Zulip Chat Archive

Stream: Machine Learning for Theorem Proving

Topic: HOList or Lean?


view this post on Zulip Aidan Swope (Nov 10 2020 at 20:40):

Hello! I'm interested in getting started developing ML-based search strategies for ATP, but I'm having some trouble deciding between hacking on HOList vs Lean. Lean is appealing because it's going to be used for the IMO challenge and I'm more familiar with it as a prover, but HOList seems easier to get started with because it's got a "gym environment" with a fixed training set and a leaderboard of existing results. I'm also worried about developing for Lean 3 knowing that Lean 4 is coming.

Does anyone here have advice on whether Lean is in a good state to begin integrating with ML-based search? In particular I'm curious as to whether there's work on a similar "gym environment" for Lean, and whether proofs & methods developed for Lean 3 will be portable to Lean 4.

view this post on Zulip Kevin Lacker (Nov 10 2020 at 21:20):

I am interested in the same area. I don't think Lean 3 is in a great state to integrate with ML right now. The problem is that any sort of interfacing with external processes and doing some moderate amount of work in Lean is pretty slow. Gabriel Ebner has done the most work like this - see his talk in January - that was integrating with ATPs rather than with a machine-learning-driven system, but the challenges are similar. But he's waiting on Lean 4 for more work and I think his judgment is correct there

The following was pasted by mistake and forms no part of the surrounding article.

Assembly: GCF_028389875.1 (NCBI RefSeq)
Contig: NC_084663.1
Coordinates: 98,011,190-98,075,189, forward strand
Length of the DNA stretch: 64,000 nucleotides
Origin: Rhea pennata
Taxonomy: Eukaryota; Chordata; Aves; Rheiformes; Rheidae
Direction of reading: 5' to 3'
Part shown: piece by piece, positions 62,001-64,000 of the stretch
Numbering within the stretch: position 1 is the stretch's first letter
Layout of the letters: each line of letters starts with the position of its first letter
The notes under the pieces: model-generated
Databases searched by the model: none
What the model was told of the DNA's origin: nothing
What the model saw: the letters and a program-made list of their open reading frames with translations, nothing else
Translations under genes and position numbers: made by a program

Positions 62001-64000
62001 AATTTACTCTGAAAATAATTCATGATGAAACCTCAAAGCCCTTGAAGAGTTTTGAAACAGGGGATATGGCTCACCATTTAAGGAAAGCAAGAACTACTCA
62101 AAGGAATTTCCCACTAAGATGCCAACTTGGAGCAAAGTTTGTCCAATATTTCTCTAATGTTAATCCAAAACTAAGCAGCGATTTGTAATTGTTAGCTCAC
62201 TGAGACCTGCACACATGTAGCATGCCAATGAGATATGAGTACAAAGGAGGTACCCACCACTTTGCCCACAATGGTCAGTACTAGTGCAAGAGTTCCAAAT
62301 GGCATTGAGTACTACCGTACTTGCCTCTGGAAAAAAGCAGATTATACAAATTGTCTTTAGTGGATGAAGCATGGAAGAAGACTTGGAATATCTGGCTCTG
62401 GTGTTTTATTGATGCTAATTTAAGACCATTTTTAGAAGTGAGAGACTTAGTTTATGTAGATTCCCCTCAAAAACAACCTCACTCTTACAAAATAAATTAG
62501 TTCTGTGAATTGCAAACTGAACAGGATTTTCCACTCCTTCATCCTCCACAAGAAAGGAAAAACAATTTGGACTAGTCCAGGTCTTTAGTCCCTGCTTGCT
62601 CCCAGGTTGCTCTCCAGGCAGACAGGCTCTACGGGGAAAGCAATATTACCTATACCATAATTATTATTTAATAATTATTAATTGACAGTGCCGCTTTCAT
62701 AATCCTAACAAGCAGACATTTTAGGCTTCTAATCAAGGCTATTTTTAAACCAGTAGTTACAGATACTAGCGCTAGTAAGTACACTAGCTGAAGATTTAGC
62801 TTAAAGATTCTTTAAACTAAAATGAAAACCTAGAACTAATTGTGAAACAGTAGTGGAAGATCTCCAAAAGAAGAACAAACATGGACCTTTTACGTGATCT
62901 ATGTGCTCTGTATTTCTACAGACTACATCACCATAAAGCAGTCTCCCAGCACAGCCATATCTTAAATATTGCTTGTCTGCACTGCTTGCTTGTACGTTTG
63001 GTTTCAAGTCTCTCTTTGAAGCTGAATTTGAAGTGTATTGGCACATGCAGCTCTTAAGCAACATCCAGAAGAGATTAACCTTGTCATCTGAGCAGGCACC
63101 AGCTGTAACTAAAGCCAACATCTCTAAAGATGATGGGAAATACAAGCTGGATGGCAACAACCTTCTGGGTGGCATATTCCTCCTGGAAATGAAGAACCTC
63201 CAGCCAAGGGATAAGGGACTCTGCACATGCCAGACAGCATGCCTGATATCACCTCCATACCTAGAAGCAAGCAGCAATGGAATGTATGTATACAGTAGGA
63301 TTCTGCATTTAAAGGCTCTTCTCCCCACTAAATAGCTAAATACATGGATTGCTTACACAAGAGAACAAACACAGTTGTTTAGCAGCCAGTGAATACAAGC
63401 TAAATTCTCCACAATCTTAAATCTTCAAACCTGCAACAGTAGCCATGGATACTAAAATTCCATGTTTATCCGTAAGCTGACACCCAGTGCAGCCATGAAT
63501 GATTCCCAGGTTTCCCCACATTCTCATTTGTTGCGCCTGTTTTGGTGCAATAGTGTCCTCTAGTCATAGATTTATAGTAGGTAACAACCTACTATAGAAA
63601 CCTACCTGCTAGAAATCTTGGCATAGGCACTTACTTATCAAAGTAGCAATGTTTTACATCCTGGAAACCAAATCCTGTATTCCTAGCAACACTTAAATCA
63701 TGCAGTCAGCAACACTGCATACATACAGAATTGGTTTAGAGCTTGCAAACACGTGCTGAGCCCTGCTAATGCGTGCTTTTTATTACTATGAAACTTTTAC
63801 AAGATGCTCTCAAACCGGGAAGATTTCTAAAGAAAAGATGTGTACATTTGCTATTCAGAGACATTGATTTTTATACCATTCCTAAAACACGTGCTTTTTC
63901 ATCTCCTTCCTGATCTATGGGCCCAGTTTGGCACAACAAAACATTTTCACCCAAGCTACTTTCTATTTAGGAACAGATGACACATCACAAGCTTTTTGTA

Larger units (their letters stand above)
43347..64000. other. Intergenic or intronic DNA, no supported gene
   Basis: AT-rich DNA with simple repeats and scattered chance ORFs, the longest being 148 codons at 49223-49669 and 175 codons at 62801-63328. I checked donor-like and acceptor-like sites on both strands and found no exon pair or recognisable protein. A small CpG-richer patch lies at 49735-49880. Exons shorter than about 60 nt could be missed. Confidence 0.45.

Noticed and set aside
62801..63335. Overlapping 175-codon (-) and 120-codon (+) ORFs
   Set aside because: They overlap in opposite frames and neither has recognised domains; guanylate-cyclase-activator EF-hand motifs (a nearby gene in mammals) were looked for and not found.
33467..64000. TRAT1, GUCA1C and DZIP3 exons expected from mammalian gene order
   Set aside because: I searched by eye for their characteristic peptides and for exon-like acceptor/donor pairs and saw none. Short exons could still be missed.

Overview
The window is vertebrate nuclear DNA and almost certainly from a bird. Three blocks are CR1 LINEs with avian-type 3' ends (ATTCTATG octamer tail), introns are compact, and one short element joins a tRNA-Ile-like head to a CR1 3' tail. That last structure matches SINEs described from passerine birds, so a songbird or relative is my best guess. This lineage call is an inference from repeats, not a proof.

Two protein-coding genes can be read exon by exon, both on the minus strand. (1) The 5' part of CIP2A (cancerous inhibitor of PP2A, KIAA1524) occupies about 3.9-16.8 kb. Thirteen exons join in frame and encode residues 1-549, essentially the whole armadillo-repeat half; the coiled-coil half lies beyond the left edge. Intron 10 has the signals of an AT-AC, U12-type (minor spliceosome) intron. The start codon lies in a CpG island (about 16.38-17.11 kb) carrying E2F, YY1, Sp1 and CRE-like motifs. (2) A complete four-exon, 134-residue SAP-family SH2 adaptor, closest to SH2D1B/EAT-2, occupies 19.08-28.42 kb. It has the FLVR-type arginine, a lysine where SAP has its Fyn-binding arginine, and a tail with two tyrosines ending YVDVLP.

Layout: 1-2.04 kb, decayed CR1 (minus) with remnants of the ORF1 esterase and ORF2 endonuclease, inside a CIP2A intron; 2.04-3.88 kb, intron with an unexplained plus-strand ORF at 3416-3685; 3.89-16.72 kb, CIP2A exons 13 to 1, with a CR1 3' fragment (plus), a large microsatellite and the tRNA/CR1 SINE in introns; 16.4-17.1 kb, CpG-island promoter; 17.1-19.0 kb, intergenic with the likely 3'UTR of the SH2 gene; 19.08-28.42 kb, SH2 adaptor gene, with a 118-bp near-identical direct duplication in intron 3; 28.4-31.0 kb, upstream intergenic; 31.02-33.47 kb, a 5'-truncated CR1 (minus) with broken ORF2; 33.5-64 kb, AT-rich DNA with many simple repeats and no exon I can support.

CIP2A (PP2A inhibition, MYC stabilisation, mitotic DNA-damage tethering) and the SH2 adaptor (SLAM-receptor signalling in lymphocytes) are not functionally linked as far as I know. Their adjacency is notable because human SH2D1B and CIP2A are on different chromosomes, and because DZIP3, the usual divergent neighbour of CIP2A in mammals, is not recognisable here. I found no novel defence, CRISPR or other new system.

view this post on Zulip Kevin Lacker (Nov 10 2020 at 21:21):

To me, HOList doesn't seem promising to work with either. There's a leaderboard but the only people who interact with it in any way are people at one particular group at Google. So it isn't so much a big public thing as it is a specific approach by that group. I just suspect they will abandon it at some point, it's not like there's a community using it for anything. Maybe it is a good fit for what you're doing, though, if you're interested in work that would map nicely onto what they are doing

view this post on Zulip Aidan Swope (Nov 10 2020 at 21:23):

I see, thanks. After looking into it more it does look like Lean 4 will have nicer utilities for integrating with external ATP. Have you found other environments you see as more promising?

view this post on Zulip Kevin Lacker (Nov 10 2020 at 21:24):

I think it depends what you want to do - do you want to publish an AI paper, or do you want to publish an ATP paper, or do you want to make some tool that will help mathematicians, or something else entirely

view this post on Zulip Aidan Swope (Nov 10 2020 at 21:25):

I'm primarily from an ML background, and I'm interested in developing reinforcement-learning-based search strategies that will help big ATP efforts like the IMO challenge (the work would look much more like an ML paper than an ATP paper)

view this post on Zulip Kevin Lacker (Nov 10 2020 at 21:29):

  1. if you have some theory for how to beat the results in the "Learning to Reason in Large Theories without Imitation" paper, then hacking your idea into holist would make sense

view this post on Zulip Kevin Lacker (Nov 10 2020 at 21:31):